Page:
?I have a Pearl drum endorsement, and I basically had the big double bass drum kit for years ? the past 20 years. When we came into doing TSO, we had a situation. Because we were playing in theaters, it was hard to contain the drum sound. Trying to keep yourself at a reasonable volume for the audience. Our audience ranges from children to grandparents. It?s not like a Savatage or Metal Church show where you just crank it up and let the audience have it, because that?s what they?re looking for. TSO is a little more controlled than that. The drums were just hard to control in the theater environment. That is how we ended up using the Roland V drum kit. It?s a beauty. I?ll be the first to say I?m proud of that kit. In the context of the TSO show and the amount of rigging and lighting that we have, to me it makes perfect sense to have that size drum kit up there. I get up there and have at it and have a ball playing it!?

In 1989, Plate relocated to Boston to live out his dream. He formed Wicked Witch with eventual Savatage and current Circle II Circle vocalist Zak Stevens. When Stevens was recruited by Savatage, Wicked Witch lost its singer and chance of making it, ultimately forcing Plate to realize that his time for making it big had made a U-turn and decided to move back to his hometown. That?s when the call came from Stevens that Savatage was looking for a drummer. Joining Savatage in spring 1994, a year after the death of guitarist Criss Oliva, was a happy time for Plate, but Plate still wishes he had the opportunity to play with Oliva.

?If there?s anything I would ever wish for is, besides to have at least met the man, I would have loved to be able to play with Criss. That would have been fantastic.?

In 2009, getting to record old Wicked Witch songs with friend and first vocalist Stevens, which ultimately turned into the debut Machines of Grace album, was something that Plate feels was a long time coming.

?We had a very good set of songs, so we felt. We were just at the right place at the wrong time. Boston had a very good music scene. The metal scene out there was fairly strong. Wicked Witch had developed a good following. We put a lot of work into what we were doing, and we thought we had something really strong. That was a bunch of music we all believed in, but never really got its shot.

?Several years ago, we decided to re-record the material and release it. When we did the CD, stuff was written 20 years ago. But when we started working on it, I had just as much fun drumming on it as I ever had. The songs, even though they may have been that certain style, the late ?80s Whitesnake-ish, Dio, Dokken style of music, to us they were still relevant. And we did the CD and it came out better than it was expected.?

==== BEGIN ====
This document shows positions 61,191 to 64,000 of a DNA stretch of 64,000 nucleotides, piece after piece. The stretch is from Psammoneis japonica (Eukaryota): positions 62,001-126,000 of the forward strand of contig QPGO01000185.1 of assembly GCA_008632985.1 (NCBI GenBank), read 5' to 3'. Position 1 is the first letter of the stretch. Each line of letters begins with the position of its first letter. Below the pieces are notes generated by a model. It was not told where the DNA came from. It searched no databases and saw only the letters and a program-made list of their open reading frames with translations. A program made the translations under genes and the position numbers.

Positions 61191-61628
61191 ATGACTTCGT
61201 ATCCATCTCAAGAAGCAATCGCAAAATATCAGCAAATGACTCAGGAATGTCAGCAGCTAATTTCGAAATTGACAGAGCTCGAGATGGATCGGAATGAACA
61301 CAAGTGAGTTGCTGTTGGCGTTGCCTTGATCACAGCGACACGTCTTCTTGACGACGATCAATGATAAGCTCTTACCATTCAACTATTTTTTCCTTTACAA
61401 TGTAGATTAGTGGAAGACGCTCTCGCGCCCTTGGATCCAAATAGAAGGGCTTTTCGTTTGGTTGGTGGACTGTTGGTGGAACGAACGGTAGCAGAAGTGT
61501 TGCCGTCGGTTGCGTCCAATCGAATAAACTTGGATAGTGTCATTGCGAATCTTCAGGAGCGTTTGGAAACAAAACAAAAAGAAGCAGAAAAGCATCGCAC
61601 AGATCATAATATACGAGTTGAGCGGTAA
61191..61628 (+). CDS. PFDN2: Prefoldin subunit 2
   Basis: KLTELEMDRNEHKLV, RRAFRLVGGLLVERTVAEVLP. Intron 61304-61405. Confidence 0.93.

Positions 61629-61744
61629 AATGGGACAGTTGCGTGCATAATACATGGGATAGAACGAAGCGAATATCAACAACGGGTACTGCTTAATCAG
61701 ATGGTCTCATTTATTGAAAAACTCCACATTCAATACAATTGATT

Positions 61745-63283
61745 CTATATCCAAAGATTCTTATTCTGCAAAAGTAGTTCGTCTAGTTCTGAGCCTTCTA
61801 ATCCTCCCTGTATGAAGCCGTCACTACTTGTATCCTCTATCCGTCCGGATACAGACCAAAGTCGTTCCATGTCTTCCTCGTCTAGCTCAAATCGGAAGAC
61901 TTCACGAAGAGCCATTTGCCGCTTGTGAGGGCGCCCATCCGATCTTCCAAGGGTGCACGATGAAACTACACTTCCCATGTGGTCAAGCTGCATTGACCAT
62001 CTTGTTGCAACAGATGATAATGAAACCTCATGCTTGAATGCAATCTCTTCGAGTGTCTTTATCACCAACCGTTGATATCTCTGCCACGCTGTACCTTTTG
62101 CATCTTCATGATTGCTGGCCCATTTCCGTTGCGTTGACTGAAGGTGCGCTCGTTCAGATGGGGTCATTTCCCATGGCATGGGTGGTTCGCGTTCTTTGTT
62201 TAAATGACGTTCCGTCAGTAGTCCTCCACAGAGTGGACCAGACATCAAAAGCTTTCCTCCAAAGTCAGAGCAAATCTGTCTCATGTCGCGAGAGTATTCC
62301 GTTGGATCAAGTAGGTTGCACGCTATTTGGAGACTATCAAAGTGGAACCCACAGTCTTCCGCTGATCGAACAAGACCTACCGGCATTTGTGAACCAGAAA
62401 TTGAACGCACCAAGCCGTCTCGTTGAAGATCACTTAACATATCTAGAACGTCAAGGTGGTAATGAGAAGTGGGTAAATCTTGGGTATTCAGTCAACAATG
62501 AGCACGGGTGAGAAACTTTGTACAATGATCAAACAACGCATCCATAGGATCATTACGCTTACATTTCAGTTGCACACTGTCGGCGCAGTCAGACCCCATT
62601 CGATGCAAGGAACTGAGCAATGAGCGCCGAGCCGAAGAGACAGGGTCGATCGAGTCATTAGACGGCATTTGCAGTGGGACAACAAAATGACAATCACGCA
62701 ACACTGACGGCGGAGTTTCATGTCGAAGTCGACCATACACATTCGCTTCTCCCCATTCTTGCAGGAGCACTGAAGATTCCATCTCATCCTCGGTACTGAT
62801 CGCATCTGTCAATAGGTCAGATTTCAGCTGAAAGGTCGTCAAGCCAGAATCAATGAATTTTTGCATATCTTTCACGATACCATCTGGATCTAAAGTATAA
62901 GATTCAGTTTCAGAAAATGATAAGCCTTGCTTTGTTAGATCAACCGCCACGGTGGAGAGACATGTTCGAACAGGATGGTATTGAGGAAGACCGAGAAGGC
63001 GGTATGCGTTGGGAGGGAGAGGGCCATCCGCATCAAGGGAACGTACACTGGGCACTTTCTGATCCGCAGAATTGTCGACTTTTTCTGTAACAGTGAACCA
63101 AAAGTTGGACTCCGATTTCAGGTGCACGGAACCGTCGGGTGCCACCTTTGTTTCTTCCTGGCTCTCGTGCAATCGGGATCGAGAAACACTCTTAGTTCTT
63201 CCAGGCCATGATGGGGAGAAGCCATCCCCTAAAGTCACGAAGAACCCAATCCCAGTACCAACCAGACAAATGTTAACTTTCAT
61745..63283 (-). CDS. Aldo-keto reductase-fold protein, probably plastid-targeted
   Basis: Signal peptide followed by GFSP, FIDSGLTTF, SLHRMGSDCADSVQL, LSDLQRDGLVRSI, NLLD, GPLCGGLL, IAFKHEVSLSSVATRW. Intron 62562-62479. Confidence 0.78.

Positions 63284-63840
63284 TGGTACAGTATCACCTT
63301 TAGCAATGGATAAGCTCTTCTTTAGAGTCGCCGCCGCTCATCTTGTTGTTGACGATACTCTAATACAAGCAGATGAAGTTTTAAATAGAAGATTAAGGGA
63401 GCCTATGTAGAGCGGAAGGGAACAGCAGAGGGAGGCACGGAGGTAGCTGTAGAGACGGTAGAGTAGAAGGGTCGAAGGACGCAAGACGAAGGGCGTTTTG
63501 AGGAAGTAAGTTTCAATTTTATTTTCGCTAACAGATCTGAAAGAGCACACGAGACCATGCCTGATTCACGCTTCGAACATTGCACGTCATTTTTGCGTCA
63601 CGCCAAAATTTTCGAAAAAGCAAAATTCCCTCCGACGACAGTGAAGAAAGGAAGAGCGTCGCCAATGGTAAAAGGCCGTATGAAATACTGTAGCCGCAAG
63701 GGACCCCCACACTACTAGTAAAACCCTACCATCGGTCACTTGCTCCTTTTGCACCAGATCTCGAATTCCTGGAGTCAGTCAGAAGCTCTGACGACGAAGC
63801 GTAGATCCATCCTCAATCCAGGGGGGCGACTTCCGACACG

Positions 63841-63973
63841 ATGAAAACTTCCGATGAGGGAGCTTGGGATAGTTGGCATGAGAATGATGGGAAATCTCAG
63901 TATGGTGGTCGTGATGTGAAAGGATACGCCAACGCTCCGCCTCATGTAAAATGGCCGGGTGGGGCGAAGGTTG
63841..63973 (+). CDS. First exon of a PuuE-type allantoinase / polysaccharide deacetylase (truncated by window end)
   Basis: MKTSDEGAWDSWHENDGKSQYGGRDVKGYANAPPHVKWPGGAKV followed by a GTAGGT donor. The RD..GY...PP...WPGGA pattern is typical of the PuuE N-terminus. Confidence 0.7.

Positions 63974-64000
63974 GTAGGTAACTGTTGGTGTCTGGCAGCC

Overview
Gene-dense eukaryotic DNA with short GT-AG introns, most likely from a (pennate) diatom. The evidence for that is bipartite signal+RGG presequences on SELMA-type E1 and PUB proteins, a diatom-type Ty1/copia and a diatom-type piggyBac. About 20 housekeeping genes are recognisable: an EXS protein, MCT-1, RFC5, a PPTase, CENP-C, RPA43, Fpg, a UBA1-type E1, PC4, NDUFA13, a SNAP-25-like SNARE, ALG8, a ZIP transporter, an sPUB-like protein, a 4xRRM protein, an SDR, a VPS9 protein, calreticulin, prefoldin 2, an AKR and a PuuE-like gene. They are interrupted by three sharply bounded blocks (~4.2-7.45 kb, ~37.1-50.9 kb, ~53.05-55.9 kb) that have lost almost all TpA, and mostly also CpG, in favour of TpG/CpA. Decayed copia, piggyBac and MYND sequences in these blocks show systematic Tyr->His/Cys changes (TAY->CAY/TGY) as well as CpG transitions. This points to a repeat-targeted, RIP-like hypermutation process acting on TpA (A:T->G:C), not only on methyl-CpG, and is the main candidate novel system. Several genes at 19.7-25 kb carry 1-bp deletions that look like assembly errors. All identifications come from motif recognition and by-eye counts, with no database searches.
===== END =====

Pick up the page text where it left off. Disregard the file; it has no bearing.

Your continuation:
It?s almost an understatement to say that Plate looks forward to TSO?s Christmas show.

?Every year when we walk into our rehearsal space, I don?t know exactly what this stage is going to look like. Every year, Paul (O?Neill) somehow comes up with these ideas, along with the production people. There is something different every year. I love seeing the progression. Having been there from the beginning, that to me is one of the most exciting things about going into rehearsals. Just seeing the space that we?re going to be a part of. It?s great to be able to put this thing back together and every year we make a real conscience effort to make it better.?

This year?s setup is punctuated by two huge suspended walkways at each side of the stage that move up and down above the audience.

?The audience for TSO comes to see us every year, and granted, there?s new people that come to see us all the time. But the idea is to give them something every year that they can?t believe they saw. And they can?t wait to come back and see what we?re going to do next time. The whole idea every year is to go out and be better than the previous year. It?s a very good tour to be part of. We?re able to work with the best production people, the best lighting people. We have top of the line from top to bottom, management through production through my bandmates and my vocalists. Everybody is awesome.

?I go back to when I was 13 years old, thinking this is what I wanted to do. And I?m able to do this. And on a level that I?ve always dreamed of, and with a group of people I?ve always dreamed of. To be on stage with your peers. People of your talent level and your commitment and your professionalism, and you put all that together, and it?s a great show. It doesn?t matter if it?s the last show of the tour or going into our first rehearsal, it?s exciting.?

The annual Trans-Siberian Orchestra Christmas tour started November 3rd.

By Kelley Simms
Websites:, and

One Comment

  1. Hi Jeff my name is David wish i could talk to you in person i come to see you every year i think you are the best i am a drummer also and learn alot just watching you